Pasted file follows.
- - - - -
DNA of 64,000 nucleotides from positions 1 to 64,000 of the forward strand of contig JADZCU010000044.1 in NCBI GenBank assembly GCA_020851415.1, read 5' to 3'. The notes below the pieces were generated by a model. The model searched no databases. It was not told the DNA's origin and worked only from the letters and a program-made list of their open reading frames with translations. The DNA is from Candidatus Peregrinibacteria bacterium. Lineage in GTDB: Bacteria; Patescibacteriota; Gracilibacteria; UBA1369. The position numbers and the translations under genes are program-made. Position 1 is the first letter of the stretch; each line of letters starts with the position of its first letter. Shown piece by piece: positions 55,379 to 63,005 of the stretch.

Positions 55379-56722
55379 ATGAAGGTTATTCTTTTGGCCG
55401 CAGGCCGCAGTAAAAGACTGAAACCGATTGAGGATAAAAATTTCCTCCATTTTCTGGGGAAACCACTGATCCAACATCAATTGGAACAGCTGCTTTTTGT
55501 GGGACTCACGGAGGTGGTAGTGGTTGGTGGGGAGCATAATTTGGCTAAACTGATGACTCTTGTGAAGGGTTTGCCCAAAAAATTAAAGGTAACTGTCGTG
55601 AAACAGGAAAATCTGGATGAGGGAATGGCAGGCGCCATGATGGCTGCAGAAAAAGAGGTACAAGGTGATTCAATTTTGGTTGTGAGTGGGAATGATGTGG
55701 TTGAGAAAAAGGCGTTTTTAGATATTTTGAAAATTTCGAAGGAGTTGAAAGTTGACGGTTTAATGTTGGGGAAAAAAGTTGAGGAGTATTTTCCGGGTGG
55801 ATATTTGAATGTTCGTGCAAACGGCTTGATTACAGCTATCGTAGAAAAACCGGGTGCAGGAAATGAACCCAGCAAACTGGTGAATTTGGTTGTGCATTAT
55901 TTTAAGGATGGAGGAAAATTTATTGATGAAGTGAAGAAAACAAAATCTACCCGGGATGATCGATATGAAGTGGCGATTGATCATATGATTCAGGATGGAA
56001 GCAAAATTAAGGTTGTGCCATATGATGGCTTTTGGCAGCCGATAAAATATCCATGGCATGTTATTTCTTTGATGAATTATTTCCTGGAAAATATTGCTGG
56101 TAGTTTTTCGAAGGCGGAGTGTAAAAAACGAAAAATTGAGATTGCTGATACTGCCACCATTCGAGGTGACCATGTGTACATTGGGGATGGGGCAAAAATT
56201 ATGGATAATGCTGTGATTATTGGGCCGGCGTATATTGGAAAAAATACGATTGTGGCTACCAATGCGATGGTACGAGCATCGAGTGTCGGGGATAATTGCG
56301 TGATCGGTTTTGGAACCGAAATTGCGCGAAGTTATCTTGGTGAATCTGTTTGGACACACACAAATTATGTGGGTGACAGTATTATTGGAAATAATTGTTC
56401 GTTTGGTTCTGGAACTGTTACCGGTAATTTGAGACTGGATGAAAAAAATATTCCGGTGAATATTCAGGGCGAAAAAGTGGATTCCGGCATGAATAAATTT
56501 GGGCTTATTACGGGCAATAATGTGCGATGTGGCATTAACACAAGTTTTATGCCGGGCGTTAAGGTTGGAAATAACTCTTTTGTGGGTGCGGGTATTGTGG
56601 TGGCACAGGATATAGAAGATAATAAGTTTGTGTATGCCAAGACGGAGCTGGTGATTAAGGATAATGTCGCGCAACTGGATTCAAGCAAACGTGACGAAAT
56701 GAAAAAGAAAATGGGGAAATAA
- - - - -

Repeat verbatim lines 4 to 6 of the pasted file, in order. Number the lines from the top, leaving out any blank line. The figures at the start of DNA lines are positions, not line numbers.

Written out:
55401 CAGGCCGCAGTAAAAGACTGAAACCGATTGAGGATAAAAATTTCCTCCATTTTCTGGGGAAACCACTGATCCAACATCAATTGGAACAGCTGCTTTTTGT
55501 GGGACTCACGGAGGTGGTAGTGGTTGGTGGGGAGCATAATTTGGCTAAACTGATGACTCTTGTGAAGGGTTTGCCCAAAAAATTAAAGGTAACTGTCGTG
55601 AAACAGGAAAATCTGGATGAGGGAATGGCAGGCGCCATGATGGCTGCAGAAAAAGAGGTACAAGGTGATTCAATTTTGGTTGTGAGTGGGAATGATGTGG